Report of the Finnish scientists on the five-year study of options for the treatment of acute appendicitis with appendectomy (removal of Appendix) and antibiotics, says about the effectiveness of the latter method. The results of a study published in the journal JAMA. Observations showed that of the 256 persons treated with antibiotics, more than half in the next 5 years did not need surgery.
The assumption that use of antibiotics may be sufficient for the treatment of uncomplicated acute appendicitis were deduced in earlier studies. Observations showed that in the absence of perforation (rupture) of the Appendix antibiotics can significantly improve the patient’s condition. However, all attempts clinical tests had limitations – low, small sample.
Collect more data decided, a team of scientists from the University of Turku (Finland). The researchers conducted a random sample of 530 patients with acute appendicitis aged 18 to 60 years and divided them into two groups. One group, consisting of 273 people, was the standard procedure of removing the Appendix. The second group of 257 people for three days intravenously administered tigecycline. After that, patients during the week was taking levofloxacin and metronidazole.
After study participants were treatment and a course of antibiotics, scientists observed them for a further five years. The researchers wanted to determine how many repeated cases of inflammation and complications after treatment with antibiotics is observed in patients. At the end of the study, the researchers summarized the results: among those who were treated with antibiotics, 70 people in the first year after treatment and another 30 over the next five years of observations needed surgery. At 24.4 percent of people after appendectomy and 6.5% after treatment with antibiotics during the observed period there were some complications (abdominal pain, inflammation of the surgery site and surgery). At the same time, the researchers noted that the period of recovery after treatment with antibiotics, people were on average 11 days faster than those who passed the procedure of appendectomy.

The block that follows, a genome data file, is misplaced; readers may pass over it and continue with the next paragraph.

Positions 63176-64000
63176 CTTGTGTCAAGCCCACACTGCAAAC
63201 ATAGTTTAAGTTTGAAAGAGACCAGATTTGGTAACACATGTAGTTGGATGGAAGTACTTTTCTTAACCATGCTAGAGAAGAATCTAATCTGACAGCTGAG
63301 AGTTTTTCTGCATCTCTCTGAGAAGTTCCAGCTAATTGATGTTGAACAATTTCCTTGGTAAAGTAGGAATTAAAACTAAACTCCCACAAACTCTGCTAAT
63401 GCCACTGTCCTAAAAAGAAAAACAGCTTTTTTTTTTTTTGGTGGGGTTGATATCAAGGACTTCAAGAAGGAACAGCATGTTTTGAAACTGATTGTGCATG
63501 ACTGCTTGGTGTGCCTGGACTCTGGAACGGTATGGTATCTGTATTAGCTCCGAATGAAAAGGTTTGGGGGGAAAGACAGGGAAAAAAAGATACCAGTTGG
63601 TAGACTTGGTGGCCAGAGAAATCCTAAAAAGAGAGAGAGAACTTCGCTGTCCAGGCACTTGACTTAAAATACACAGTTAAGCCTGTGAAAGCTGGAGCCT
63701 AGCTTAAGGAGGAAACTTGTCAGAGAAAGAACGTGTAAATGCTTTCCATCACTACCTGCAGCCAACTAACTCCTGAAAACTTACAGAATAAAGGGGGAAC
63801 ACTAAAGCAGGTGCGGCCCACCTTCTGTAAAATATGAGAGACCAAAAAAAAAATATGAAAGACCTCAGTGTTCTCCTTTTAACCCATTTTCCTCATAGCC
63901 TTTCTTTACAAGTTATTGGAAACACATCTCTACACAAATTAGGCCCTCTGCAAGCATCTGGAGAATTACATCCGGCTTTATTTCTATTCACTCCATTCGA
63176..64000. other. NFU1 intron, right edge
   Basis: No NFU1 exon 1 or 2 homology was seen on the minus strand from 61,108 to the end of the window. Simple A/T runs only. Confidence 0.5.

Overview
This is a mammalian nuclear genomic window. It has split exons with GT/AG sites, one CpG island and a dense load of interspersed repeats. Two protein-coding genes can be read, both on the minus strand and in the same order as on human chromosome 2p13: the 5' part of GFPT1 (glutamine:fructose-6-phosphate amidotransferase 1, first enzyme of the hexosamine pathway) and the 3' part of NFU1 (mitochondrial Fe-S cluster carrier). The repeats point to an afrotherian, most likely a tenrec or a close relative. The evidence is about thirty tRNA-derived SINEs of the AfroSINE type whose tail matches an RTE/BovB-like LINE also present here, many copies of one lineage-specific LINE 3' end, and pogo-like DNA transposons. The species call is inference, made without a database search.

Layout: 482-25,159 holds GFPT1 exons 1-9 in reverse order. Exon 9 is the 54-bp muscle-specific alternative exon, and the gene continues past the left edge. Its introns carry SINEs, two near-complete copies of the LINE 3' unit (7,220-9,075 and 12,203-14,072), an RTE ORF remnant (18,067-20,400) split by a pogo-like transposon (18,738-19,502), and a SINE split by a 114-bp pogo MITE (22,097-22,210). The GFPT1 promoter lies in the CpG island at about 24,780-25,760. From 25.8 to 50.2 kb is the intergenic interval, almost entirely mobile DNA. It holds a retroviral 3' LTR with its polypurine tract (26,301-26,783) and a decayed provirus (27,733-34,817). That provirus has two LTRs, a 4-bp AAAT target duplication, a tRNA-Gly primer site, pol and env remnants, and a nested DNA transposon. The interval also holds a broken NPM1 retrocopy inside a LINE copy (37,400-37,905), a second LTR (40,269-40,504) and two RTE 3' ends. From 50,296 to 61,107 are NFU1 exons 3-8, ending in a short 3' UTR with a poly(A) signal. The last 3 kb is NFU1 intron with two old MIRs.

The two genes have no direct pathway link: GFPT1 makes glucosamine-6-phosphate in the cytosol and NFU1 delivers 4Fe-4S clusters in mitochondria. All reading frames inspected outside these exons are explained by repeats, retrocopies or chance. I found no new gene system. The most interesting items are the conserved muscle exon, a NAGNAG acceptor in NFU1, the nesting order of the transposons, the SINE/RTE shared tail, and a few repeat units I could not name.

According to the researchers, their findings show the high potential of non-surgical method of treatment of appendicitis. At the same time, scientists note that all of the studied in this work cases of inflammation of appendicitis were not of extreme form, in which sometimes for the survival of the patient requires immediate surgical intervention.
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